Full TGIF Record # 234162
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Web URL(s):http://onlinelibrary.wiley.com/doi/10.1111/j.1752-1688.2001.tb03641.x/pdf
    Last checked: 12/12/2013
    Requires: PDF Reader
    Access conditions: Item is within a limited-access website
Publication Type:
Author(s):Casanova, Lisa M.; Little, Val; Frye, Robert J.; Gerba, Charles P.
Author Affiliation:Casanova: Research Assistant, University of North Carolina-Chapel Hill, Chapel Hill, North Carolina; Little: Research Specialist, Water Resources Research Center; Frye: Research Scientist, Environmental Research Laboratory; Gerba: Professor, Department of Soil, Water, and Environmental Science, University of Arizona, Tucson, Arizona
Title:A survey of the microbial quality of recycled household graywater
Source:Journal of the American Water Resources Association/AWRA. Vol. 37, No. 5, October 2001, p. 1313-1319.
# of Pages:7
Publishing Information:Minneapolis, Minnesota: American Water Resources Association
Related Web URL:http://onlinelibrary.wiley.com/doi/10.1111/j.1752-1688.2001.tb03641.x/abstract
    Last checked: 12/12/2013
    Notes: Abstract only
Keywords:TIC Keywords: Evaluations; Greywater use; Microbial activity; Water conservation; Water quality
Abstract/Contents:"In arid regions where populations are expanding and water is scarce, people are searching for ways to conserve and reuse water. One way homeowners can conserve water is by recycling graywater-wastewater from household sinks, showers, bathtubs, and washing machines. Graywater is used mostly for landscape irrigation. Since graywater is wastewater, reusing it raises concerns about disease transmission, either by contact with the water or the irrigated soil. The purpose of this study was to assess how factors such as number and age of household occupants, types of graywater storage, and sources of graywater used affect the microbial quality of graywater and soil irrigated with graywater. Samples were collected over twelve months from eleven Tucson, Arizona households recycling graywater. Samples of graywater, soil irrigated by graywater, and soil irrigated by potable water were collected. We found that graywater irrigation causes a statistically significant increase in levels of fecal coliforms in soil when compared to soil irrigated with potable water. Graywater from the kitchen sink significantly increases levels of these bacteria in water and soil. Children also cause a statistically significant increase in fecal coliform levels in graywater and soil, possibly introducing a small amount of additional risk in graywater reuse."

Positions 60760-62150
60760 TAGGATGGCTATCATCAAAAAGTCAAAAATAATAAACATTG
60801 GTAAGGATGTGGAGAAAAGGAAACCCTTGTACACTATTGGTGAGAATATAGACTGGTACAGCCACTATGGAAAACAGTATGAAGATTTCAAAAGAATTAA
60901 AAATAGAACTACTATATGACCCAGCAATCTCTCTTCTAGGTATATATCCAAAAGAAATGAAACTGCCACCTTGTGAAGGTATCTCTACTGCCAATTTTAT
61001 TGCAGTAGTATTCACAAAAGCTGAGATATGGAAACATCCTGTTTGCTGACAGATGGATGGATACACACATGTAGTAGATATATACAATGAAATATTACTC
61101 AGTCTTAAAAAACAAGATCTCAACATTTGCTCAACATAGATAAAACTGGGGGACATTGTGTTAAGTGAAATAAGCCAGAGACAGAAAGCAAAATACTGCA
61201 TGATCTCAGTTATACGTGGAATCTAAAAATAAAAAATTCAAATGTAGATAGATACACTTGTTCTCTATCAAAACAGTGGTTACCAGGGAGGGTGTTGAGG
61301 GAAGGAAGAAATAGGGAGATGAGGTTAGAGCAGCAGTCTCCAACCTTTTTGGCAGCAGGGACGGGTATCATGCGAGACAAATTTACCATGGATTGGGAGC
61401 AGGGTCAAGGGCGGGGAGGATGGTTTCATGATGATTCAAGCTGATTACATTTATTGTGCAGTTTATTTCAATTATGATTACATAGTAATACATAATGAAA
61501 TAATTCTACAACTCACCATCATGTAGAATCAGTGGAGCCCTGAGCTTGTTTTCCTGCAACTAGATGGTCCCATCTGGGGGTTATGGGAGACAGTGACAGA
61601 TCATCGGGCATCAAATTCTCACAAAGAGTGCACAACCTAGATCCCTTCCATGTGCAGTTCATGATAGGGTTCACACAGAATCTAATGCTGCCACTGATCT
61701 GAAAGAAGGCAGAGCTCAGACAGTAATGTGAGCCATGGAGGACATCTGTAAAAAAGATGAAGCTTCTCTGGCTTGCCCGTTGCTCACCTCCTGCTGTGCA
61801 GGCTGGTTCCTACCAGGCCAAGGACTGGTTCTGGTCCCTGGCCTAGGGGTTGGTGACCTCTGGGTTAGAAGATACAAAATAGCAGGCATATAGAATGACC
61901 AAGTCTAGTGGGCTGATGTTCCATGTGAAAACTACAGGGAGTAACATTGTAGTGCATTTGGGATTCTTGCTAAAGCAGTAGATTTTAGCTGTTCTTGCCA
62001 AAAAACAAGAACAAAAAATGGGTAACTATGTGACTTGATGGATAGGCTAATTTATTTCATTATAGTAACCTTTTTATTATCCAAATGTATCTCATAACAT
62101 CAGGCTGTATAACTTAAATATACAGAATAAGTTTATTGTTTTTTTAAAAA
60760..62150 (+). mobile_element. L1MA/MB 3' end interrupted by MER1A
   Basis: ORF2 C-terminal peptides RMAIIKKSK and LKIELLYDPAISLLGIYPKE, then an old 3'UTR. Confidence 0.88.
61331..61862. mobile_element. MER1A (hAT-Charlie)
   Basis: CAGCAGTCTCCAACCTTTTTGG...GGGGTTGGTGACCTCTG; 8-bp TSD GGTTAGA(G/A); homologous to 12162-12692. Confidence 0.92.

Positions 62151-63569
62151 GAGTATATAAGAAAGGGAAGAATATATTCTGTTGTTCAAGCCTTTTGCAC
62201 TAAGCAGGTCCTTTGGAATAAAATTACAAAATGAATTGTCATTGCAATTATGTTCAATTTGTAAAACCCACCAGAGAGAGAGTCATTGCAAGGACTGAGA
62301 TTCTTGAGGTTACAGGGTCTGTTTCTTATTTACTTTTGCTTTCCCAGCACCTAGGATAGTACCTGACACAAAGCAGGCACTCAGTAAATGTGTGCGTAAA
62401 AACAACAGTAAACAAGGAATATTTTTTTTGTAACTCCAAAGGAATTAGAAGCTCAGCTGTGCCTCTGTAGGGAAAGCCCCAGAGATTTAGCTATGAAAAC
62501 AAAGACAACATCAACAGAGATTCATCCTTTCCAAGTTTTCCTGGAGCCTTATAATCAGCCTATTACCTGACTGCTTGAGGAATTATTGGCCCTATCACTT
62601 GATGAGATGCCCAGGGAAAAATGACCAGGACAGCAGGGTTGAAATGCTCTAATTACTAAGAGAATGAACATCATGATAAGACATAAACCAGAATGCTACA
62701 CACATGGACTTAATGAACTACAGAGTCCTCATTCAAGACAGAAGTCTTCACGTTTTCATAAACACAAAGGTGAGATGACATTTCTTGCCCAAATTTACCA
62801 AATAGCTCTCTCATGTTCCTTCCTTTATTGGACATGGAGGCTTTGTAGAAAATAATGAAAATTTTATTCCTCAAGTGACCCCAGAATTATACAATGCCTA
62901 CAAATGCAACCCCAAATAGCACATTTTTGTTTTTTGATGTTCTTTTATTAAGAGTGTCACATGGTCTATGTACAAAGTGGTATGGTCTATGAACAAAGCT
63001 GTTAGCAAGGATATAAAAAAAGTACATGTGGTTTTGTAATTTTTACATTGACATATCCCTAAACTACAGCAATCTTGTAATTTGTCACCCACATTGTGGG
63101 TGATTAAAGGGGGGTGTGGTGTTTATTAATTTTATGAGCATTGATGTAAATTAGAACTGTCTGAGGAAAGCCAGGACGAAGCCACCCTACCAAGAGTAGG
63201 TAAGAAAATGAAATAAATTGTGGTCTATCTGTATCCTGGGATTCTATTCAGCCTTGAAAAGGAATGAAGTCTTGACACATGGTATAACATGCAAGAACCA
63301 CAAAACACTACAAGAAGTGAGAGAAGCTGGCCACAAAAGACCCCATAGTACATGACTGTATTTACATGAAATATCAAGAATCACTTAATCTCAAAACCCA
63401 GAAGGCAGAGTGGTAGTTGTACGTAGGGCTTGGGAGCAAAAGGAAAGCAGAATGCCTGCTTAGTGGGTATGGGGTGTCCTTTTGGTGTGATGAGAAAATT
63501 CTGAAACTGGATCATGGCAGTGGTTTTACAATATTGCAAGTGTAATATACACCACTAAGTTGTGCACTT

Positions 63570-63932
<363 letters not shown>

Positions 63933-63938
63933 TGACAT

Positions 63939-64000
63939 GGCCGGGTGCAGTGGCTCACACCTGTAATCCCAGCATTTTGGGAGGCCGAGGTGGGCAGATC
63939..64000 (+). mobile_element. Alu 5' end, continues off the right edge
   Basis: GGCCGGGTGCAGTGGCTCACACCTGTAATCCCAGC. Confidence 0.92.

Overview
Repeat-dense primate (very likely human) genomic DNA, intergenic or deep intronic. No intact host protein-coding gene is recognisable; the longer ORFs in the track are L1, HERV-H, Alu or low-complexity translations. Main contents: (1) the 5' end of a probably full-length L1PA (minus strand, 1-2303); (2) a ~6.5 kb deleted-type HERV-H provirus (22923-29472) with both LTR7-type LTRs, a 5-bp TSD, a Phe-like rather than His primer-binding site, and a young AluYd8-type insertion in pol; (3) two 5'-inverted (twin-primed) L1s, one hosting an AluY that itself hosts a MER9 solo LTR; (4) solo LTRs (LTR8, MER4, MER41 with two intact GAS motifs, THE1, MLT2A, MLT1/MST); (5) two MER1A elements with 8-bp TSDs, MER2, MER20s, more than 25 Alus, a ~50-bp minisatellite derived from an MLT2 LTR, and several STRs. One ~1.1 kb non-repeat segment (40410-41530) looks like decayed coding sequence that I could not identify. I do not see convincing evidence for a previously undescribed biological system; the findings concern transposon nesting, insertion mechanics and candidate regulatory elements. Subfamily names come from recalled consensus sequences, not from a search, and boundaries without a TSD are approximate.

ASA/CSSA/SSSA Citation (Crop Science-Like - may be incomplete):
Casanova, L. M., V. Little, R. J. Frye, and C. P. Gerba. 2001. A survey of the microbial quality of recycled household graywater. Water Resour. Bull. 37(5):p. 1313-1319.
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DOI: 10.1111/j.1752-1688.2001.tb03641.x
Web URL(s):
    Last checked: 12/12/2013
    Requires: PDF Reader
    Access conditions: Item is within a limited-access website
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